Most Muslims Want Democracy, Personal Freedoms, and Islam in Political Life
More than a year after the first stirrings of the Arab Spring, there continues to be a strong desire for democracy in Arab and other predominantly Muslim nations. A substantial number in key Muslim countries also want a large role for Islam in political life. Meanwhile, few think the U.S. favors democracy in the Middle East.
Chapter 1. Public Mood After the Arab Spring
Reviews of the economy are generally negative in the predominantly Muslim countries surveyed. Despite the grim economic situation, however, many in Egypt and Tunisia are optimistic about the future, and majorities in the four Arab nations surveyed are hopeful the 2011 popular uprisings will lead to more democracy in the Middle East.1 Turkey and Saudi […]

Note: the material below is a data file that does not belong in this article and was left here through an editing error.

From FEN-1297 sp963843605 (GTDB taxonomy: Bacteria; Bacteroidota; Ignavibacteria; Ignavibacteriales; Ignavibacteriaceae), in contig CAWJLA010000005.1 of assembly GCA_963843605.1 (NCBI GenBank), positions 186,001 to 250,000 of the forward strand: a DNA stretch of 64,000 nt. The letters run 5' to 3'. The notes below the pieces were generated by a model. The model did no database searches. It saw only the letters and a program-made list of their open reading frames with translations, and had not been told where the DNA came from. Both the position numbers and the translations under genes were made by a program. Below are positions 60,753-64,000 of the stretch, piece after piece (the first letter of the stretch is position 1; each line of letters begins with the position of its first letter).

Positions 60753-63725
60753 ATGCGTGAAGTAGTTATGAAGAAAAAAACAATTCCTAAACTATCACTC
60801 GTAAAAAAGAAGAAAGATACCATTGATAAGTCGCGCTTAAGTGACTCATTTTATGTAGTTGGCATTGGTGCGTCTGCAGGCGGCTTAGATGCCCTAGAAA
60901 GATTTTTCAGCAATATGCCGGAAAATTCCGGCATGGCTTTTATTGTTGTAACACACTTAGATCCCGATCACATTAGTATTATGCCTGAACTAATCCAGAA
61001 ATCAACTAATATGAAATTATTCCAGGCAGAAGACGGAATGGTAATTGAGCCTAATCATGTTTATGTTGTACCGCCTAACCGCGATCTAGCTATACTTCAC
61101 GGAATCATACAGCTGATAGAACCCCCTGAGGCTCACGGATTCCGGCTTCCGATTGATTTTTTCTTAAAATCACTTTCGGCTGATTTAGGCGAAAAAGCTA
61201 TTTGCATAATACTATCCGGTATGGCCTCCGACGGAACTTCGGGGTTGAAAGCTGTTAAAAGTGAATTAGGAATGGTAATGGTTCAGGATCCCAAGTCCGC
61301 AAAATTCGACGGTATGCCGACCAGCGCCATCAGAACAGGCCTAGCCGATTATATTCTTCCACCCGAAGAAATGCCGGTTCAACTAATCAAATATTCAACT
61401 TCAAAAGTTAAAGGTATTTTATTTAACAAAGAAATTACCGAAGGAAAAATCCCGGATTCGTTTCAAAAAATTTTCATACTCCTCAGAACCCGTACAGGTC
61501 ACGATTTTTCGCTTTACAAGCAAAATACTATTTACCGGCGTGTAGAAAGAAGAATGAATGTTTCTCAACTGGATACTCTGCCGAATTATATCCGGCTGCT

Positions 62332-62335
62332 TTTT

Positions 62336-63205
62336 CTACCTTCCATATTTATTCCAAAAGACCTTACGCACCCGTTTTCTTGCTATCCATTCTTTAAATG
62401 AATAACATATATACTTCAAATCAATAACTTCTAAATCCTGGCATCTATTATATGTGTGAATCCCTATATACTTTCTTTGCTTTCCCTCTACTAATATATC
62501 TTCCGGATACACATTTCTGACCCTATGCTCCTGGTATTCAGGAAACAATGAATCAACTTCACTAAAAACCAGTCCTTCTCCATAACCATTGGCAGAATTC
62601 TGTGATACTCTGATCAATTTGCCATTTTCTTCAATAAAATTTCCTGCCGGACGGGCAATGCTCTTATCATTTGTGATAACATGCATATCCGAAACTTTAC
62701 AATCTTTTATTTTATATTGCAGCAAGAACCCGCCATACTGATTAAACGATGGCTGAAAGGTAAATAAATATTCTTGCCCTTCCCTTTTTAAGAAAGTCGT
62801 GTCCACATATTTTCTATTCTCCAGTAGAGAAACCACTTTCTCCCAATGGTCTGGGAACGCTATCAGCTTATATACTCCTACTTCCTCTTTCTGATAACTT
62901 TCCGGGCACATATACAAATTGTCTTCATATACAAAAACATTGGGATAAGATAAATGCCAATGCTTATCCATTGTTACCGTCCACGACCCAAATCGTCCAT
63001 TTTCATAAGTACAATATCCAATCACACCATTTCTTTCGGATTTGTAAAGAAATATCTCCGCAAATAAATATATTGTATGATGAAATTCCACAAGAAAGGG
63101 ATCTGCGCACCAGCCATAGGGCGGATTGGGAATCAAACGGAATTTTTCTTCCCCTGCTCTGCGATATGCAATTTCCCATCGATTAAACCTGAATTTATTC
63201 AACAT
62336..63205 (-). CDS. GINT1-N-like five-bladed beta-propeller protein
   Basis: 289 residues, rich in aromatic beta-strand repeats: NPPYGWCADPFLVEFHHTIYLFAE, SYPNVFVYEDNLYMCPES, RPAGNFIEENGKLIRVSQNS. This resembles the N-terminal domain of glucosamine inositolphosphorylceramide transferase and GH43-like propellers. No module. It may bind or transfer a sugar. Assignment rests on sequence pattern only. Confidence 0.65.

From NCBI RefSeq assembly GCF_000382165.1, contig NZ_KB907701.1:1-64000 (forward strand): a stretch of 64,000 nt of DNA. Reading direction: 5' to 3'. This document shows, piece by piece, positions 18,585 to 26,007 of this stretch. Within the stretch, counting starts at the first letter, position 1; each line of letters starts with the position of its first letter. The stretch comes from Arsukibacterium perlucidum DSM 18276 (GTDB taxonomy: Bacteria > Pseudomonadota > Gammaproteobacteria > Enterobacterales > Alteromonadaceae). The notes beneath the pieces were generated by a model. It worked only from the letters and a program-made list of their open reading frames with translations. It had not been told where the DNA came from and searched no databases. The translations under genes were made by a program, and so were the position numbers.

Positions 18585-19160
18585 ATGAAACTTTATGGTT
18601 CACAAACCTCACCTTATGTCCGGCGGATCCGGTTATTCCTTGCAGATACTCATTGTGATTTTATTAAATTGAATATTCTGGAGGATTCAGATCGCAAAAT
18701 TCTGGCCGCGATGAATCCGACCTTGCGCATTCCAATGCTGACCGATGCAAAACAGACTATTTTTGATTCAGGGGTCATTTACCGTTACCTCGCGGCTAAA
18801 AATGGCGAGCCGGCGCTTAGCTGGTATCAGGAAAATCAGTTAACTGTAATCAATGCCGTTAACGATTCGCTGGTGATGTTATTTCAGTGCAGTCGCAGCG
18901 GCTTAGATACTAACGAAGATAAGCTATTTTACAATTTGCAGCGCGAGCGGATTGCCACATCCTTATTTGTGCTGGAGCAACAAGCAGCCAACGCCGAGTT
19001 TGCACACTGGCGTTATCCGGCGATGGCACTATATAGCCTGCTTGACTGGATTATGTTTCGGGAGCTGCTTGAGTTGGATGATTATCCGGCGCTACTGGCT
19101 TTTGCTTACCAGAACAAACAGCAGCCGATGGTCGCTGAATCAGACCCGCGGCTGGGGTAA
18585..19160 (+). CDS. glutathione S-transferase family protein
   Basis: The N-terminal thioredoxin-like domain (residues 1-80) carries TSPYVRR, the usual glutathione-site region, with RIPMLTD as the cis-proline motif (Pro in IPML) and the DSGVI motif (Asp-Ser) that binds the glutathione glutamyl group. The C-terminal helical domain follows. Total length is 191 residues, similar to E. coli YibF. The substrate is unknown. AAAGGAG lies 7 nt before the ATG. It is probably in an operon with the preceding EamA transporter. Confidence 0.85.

Widespread Condemnation for Assad in Neighboring Countries
Syrian President Bashar al-Assad is widely unpopular in neighboring countries and the vast majority of Jordanians, Egyptians, Tunisians and Turks would like to see him step down. Even though many would like to see Assad out of office, there is limited support for tougher international economic sanctions or Arab military intervention, and very little support for Western military action.